Machinery to repair roads has been sent through the Rafah border crossing from Egypt into the Gaza Strip in preparation for the delivery of some of the aid stockpiled in Egypt's Sinai Peninsula, two security sources said Thursday.
Rafah is the only crossing not controlled by Israel but has been out of operation since the first days of the conflict in Gaza following Israeli bombardments on the Palestinian side of the border.
The United States and Egypt have been pushing for a deal with Israel to get aid delivered to Gaza, and the White House said on Wednesday that it had been agreed for up to 20 trucks to pass through, with hopes for more trucks later.
Most of Gaza's 2.3 million residents depended on aid before the current conflict started on Oct. 7, about 100 trucks daily were providing humanitarian relief to the enclave, according to the United Nations.
More than 100 trucks were waiting close to the crossing on the Egyptian side on Thursday, though it was not expected that aid would enter before Friday, Egyptian security sources said.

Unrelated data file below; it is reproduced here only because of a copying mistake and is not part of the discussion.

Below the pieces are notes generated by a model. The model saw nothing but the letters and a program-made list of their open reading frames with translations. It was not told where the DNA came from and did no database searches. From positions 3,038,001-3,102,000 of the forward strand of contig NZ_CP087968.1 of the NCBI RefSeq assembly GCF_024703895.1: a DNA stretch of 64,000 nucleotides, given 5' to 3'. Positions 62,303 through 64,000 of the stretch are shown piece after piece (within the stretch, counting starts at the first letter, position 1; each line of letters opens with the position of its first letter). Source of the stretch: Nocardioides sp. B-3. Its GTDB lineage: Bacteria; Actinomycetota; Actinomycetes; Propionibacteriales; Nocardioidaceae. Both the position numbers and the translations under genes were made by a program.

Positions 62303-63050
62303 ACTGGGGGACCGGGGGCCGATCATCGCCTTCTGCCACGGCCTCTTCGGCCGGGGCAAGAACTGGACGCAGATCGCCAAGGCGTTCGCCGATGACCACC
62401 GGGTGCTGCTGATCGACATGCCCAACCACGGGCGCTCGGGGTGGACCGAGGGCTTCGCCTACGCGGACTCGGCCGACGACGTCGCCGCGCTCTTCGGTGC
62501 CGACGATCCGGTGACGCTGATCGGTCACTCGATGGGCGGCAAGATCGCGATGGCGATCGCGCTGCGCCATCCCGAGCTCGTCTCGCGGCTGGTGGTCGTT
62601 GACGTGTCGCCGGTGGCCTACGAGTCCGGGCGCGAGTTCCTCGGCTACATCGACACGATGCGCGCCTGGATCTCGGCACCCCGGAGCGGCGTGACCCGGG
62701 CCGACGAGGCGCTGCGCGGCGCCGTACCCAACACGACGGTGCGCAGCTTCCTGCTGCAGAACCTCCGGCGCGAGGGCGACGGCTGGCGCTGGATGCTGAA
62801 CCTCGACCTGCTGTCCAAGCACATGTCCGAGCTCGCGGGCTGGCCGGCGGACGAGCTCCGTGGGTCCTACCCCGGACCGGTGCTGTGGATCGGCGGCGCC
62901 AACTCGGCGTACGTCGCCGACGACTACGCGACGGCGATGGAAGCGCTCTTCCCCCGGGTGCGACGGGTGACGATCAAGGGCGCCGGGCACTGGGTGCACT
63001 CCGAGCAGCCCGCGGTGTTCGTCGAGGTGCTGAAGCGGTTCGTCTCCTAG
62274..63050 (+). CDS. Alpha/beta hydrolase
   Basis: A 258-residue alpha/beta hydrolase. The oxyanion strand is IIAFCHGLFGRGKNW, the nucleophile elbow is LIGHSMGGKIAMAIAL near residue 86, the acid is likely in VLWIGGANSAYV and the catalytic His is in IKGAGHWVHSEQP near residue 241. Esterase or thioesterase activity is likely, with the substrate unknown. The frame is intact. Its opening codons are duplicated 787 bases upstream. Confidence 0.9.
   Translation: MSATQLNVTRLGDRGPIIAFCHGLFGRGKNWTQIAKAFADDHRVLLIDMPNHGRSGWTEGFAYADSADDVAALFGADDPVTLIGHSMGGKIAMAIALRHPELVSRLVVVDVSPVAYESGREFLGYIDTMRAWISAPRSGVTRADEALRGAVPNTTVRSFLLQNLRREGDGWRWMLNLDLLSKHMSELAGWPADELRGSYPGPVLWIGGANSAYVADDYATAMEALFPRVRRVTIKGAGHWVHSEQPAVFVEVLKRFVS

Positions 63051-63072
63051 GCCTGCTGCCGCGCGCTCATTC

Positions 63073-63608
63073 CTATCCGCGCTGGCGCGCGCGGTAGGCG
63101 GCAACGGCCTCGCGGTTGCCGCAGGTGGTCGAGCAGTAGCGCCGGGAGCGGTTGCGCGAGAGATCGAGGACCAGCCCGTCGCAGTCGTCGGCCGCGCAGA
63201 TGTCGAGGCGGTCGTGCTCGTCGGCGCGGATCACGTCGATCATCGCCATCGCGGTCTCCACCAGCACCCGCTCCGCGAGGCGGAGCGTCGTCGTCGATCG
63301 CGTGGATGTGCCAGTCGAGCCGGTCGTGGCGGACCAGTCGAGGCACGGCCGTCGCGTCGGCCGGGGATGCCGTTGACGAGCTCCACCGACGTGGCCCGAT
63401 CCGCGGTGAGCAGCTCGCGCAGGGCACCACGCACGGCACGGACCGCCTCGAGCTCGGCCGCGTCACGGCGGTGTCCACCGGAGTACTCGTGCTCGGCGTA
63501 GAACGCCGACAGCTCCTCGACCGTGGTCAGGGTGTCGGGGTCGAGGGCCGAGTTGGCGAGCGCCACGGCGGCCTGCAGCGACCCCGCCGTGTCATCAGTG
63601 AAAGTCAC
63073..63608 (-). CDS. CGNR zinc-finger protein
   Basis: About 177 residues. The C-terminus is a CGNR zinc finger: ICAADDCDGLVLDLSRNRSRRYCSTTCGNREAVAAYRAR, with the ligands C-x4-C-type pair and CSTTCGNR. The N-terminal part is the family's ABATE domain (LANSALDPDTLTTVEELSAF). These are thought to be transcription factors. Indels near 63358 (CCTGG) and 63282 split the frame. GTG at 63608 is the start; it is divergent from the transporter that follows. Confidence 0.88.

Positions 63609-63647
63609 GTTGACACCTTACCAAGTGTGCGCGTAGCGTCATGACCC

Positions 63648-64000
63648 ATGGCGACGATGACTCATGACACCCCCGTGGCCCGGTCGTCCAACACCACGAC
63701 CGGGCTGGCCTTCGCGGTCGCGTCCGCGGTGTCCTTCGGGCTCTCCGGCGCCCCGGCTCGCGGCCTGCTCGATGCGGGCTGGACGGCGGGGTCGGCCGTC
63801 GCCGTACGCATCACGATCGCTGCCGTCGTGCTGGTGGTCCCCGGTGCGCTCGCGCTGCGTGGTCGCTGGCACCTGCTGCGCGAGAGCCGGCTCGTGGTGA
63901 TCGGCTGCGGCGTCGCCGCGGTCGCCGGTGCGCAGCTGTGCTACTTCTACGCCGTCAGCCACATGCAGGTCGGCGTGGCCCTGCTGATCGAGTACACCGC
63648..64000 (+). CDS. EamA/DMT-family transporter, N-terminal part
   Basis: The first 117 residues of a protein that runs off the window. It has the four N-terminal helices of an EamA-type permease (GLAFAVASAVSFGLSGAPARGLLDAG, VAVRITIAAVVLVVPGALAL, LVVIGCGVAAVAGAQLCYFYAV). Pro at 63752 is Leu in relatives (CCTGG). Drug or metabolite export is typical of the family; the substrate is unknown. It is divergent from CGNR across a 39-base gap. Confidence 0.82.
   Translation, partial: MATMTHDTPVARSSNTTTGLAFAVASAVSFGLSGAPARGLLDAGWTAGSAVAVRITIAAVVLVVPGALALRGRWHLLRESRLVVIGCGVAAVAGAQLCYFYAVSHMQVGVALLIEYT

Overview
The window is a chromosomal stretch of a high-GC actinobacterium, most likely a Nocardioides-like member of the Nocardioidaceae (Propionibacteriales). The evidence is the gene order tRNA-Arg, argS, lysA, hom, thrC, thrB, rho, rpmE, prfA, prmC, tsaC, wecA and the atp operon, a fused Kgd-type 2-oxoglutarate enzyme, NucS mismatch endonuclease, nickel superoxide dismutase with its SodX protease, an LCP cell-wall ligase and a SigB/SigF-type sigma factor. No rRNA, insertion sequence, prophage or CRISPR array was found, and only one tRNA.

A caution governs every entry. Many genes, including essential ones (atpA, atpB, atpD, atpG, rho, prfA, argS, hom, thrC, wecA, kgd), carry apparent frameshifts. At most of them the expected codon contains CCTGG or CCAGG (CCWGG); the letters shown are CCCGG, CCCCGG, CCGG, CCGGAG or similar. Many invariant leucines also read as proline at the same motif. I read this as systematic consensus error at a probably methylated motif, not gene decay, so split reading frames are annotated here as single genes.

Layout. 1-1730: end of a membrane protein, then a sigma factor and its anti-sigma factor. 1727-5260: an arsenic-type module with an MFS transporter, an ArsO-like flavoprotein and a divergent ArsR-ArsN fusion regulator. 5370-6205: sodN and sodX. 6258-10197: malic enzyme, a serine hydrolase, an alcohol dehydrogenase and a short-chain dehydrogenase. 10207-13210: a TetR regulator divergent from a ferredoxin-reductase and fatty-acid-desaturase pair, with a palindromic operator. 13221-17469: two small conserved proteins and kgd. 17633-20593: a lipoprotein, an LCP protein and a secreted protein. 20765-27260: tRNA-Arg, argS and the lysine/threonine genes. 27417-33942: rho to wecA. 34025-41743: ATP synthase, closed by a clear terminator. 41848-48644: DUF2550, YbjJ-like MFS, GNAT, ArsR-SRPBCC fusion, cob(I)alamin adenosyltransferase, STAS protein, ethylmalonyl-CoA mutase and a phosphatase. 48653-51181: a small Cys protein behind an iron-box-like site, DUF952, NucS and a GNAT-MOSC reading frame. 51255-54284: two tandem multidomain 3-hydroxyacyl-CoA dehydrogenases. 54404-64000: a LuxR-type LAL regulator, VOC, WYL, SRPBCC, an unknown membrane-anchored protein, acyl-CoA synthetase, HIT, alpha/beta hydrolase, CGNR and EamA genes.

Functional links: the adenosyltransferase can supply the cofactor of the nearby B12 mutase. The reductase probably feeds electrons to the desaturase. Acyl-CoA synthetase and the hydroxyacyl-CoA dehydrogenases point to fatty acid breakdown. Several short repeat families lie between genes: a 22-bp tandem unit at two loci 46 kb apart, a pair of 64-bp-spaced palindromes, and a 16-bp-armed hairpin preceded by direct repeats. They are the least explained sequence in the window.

More aid is being held in the Egyptian city of Al Arish, about 45 km from Rafah.
Western governments have been negotiating for the evacuation of foreign passport holders from Gaza, something Egyptian officials have conditioned on aid getting in. Details of potential evacuations are unclear.
Wednesday, after talks with U.S. President Joe Biden, Israeli Prime Minister Benjamin Netanyahu's office said Israel would not block aid for civilians entering Gaza from Egypt, as long as those supplies do not reach Hamas.
It said it would continue a blockade of humanitarian aid from Israel into Gaza until hostages held by Hamas were returned.
Israel's bombardment and siege of Gaza is in retaliation for a devastating Hamas incursion into Israel on Oct. 7 during which 1,400 people were killed and hostages were taken.
Israel and Egypt have upheld a blockade of Gaza since Hamas took control of the territory in 2007, tightly controlling the movement goods and people.